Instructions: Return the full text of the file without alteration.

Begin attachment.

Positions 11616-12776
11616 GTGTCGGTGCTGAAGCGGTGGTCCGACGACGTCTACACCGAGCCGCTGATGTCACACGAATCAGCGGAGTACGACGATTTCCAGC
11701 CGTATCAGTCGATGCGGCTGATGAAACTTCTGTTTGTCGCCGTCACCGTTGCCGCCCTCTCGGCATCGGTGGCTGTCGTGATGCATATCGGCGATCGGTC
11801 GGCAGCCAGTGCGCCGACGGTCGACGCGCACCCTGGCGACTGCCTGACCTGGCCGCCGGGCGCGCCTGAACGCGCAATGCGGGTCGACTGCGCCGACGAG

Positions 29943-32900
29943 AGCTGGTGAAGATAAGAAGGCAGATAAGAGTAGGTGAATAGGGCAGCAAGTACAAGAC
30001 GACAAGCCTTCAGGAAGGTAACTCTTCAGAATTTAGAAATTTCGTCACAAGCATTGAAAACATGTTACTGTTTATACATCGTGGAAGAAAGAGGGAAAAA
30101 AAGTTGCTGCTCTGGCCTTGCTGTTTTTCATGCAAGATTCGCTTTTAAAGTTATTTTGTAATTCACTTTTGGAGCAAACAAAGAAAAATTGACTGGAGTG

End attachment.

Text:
Positions 11616-12776
11616 GTGTCGGTGCTGAAGCGGTGGTCCGACGACGTCTACACCGAGCCGCTGATGTCACACGAATCAGCGGAGTACGACGATTTCCAGC
11701 CGTATCAGTCGATGCGGCTGATGAAACTTCTGTTTGTCGCCGTCACCGTTGCCGCCCTCTCGGCATCGGTGGCTGTCGTGATGCATATCGGCGATCGGTC
11801 GGCAGCCAGTGCGCCGACGGTCGACGCGCACCCTGGCGACTGCCTGACCTGGCCGCCGGGCGCGCCTGAACGCGCAATGCGGGTCGACTGCGCCGACGAG

Positions 29943-32900
29943 AGCTGGTGAAGATAAGAAGGCAGATAAGAGTAGGTGAATAGGGCAGCAAGTACAAGAC
30001 GACAAGCCTTCAGGAAGGTAACTCTTCAGAATTTAGAAATTTCGTCACAAGCATTGAAAACATGTTACTGTTTATACATCGTGGAAGAAAGAGGGAAAAA
30101 AAGTTGCTGCTCTGGCCTTGCTGTTTTTCATGCAAGATTCGCTTTTAAAGTTATTTTGTAATTCACTTTTGGAGCAAACAAAGAAAAATTGACTGGAGTG